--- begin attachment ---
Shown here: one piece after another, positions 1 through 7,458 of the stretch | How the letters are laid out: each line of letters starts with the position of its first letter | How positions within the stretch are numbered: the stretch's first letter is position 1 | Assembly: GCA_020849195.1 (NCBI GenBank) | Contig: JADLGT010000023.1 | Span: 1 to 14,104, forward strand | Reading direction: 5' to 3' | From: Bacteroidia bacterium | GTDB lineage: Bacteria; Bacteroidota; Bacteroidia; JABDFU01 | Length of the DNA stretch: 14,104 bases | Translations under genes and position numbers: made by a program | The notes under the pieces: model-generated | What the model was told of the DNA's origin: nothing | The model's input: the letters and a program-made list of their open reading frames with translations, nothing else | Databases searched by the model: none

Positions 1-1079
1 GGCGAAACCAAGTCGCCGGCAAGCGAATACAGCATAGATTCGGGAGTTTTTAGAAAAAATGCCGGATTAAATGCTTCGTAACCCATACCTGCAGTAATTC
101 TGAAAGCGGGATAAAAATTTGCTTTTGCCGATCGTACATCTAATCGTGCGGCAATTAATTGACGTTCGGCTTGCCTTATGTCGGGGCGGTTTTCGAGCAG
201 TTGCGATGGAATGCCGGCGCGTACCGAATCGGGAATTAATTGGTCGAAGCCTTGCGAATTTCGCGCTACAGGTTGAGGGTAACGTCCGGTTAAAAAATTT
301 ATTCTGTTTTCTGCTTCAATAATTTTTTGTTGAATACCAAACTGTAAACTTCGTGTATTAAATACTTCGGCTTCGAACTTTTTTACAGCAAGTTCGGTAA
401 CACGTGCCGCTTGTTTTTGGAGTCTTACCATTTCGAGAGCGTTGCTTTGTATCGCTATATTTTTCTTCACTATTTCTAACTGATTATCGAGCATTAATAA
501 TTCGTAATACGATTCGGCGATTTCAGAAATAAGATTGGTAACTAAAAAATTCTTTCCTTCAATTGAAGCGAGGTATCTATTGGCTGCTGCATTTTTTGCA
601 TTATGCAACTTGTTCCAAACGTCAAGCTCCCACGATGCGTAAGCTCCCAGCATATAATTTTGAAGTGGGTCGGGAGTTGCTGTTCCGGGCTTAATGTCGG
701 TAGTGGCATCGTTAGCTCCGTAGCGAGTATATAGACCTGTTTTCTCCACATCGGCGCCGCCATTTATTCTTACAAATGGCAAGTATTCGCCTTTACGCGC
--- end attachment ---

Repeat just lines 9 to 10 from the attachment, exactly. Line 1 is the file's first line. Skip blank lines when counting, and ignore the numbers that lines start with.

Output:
601 TTATGCAACTTGTTCCAAACGTCAAGCTCCCACGATGCGTAAGCTCCCAGCATATAATTTTGAAGTGGGTCGGGAGTTGCTGTTCCGGGCTTAATGTCGG
701 TAGTGGCATCGTTAGCTCCGTAGCGAGTATATAGACCTGTTTTCTCCACATCGGCGCCGCCATTTATTCTTACAAATGGCAAGTATTCGCCTTTACGCGC